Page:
Senators News: March 2nd; Ottawa 1, Philadelphia 2

-Ottawa lost 2-1 to Philadelphia this afternoon in a game where they struggled not just for offence but for focus.  The game was punctuated by Mike Lundin getting destroyed by Zolnierczyk who left his feet to knock him out.  Lundin left the game, but in terms of team losses he’s one the Sens can easily afford.  Ben Bishop made 39 saves in the loss, while Mark Methot scored the only goal (somehow squeezing a puck right through Mr. Universe).  I thought the Sens held their own in the first period, but line changes in the second made things worse.  In terms of focus, after the Lundin injury the Sens spent the entire game going after Rinaldo who beat up Kaspars Daugavins who’d come to Lundin‘s defence.  It was a complete waste of time as Rinaldo refused to fight, but it wound up getting Daniel Alfredsson tossed late.  Here’s the boxscore.  I thought Gonchar and Wiercioch struggled on the blueline, while Methot played a great game.  Among the forwards it was primarily the young players who lead the Sens limited charge (with the exception of Kyle Turris whose confidence has not yet returned).

Scott had the scoring chances in the Bruins game 12/17.

-Binghamton defeated Hamilton 3-2 last night in a game I was able to watch.  Nathan Lawson made 28 saves in the win, but wasn’t a primary factor in the victory.  Cole Schneider, Corey Cowick, and Jean-Gabriel Pageau scored the goals (both Pageau and Cowick had two-point nights), all of which were off of rebounds.  Mark Stone looked rusty in his return to action and was largely invisible.  Here’s the boxscore.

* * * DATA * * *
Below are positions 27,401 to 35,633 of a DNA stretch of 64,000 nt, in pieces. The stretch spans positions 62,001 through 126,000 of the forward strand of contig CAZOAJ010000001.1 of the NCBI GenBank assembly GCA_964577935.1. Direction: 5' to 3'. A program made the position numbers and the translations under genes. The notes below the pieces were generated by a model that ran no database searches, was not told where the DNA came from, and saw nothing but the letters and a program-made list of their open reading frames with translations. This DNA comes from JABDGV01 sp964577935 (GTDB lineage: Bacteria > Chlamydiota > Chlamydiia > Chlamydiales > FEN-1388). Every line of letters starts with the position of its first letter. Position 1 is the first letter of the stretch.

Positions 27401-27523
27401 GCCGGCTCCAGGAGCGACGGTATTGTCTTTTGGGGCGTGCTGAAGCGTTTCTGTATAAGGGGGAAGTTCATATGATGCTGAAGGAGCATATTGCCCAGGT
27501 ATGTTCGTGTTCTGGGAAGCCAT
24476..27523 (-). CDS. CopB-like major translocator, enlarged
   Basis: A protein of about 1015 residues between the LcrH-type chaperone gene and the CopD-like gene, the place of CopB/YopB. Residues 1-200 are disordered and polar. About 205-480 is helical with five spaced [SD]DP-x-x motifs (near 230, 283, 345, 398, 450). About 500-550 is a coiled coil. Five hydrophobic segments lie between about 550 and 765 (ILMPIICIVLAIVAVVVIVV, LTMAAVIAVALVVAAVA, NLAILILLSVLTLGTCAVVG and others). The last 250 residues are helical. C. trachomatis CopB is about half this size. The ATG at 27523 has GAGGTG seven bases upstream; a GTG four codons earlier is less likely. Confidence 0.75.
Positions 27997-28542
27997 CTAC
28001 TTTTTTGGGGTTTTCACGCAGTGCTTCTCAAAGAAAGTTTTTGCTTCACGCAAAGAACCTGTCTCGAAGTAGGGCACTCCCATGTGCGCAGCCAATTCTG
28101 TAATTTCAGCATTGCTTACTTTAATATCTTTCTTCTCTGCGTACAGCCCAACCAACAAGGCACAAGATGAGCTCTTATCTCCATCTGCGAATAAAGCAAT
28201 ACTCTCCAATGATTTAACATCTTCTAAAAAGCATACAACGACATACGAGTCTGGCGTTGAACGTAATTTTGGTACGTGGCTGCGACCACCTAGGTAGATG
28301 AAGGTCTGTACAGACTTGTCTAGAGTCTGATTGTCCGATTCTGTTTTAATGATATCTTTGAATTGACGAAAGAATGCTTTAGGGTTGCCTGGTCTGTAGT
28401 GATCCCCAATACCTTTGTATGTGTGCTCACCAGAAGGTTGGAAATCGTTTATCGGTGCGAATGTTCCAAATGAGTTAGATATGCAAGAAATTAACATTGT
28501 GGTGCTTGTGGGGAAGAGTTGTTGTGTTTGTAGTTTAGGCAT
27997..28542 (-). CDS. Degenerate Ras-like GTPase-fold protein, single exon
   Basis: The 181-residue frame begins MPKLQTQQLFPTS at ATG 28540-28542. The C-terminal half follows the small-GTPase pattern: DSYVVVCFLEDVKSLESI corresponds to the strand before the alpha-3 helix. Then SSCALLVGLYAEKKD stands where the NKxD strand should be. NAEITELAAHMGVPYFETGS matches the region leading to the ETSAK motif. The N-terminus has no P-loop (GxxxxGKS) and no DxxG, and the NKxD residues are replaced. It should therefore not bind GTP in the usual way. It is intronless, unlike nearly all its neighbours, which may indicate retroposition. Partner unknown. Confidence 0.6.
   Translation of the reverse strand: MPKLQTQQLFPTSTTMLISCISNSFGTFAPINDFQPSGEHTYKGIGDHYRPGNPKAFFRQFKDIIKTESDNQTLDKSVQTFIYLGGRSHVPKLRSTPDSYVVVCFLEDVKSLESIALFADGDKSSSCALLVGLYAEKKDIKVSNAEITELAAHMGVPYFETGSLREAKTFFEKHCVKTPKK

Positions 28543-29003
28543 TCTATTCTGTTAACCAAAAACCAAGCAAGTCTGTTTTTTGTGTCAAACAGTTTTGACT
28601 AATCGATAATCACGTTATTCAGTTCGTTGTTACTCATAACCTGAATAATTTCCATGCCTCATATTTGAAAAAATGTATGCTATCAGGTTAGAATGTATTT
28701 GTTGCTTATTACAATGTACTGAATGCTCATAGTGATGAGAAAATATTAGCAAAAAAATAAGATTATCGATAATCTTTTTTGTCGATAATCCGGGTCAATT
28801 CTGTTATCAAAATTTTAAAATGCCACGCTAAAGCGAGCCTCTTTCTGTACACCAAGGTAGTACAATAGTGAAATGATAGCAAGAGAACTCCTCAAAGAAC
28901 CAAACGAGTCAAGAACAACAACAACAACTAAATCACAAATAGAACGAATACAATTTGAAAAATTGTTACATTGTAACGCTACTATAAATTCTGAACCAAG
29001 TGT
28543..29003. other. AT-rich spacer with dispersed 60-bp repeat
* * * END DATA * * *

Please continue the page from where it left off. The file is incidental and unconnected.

-Binghamton plays Toronto (28-18-6) this afternoon; the Marlies are lead by Ryan Hamilton (36 points) and backstopped by Jussi Rynnas (8-8-1 2.57 .913).

Scott Burnside writes a bumbling column defending the NHL’s officiating:

Whatever the perception is, or the reality, for that matter, the fact is an independent analysis of calls made on the ice still puts the NHL at about 90 percent efficiency — a number that is in keeping with the other major pro sports in North America, a source familiar with the process told this week.

This laudatory statistic would be much more meaningful if Burnside indicated where it came from, how it was conducted, and who asked to have it done.  In the end however, it’s largely beside his point.

At the heart of the matter this season is the uncomfortable relationship between video and reality.  Every booted call is immediately seen and re-seen by anyone with a mind to watch it via YouTube, etc. The calls are instantly debated and dissected on Twitter, other forms of social media and hockey panels around North America.

Burnside seems to be saying the reality of missed calls is bad because fans are aware of them.  The problem isn’t awareness of what’s happened, the problem is errors that occur and not being corrected.

Is the answer to follow football into a system where video becomes not just a tool, but a crutch on any significant call? The NFL has become almost unwatchable thanks to the reliance on video replay, a bloated exercise in tedium that has gone from embracing technology to becoming wholly dependent on it.

Using the most profitable and viewed sports league in North America as his example of bad simply dynamites his point.  The NHL’s officiating is bad and it’s as much about the non-calls as the actual calls.  The lack of consistency remains maddening particularly since the league continual refuses to commit to solving the problem.  There’s no progressive movement within the NHL to change its system, so I expect things to continue much as they are.

This article is written by Peter Levi (@eyeonthesens)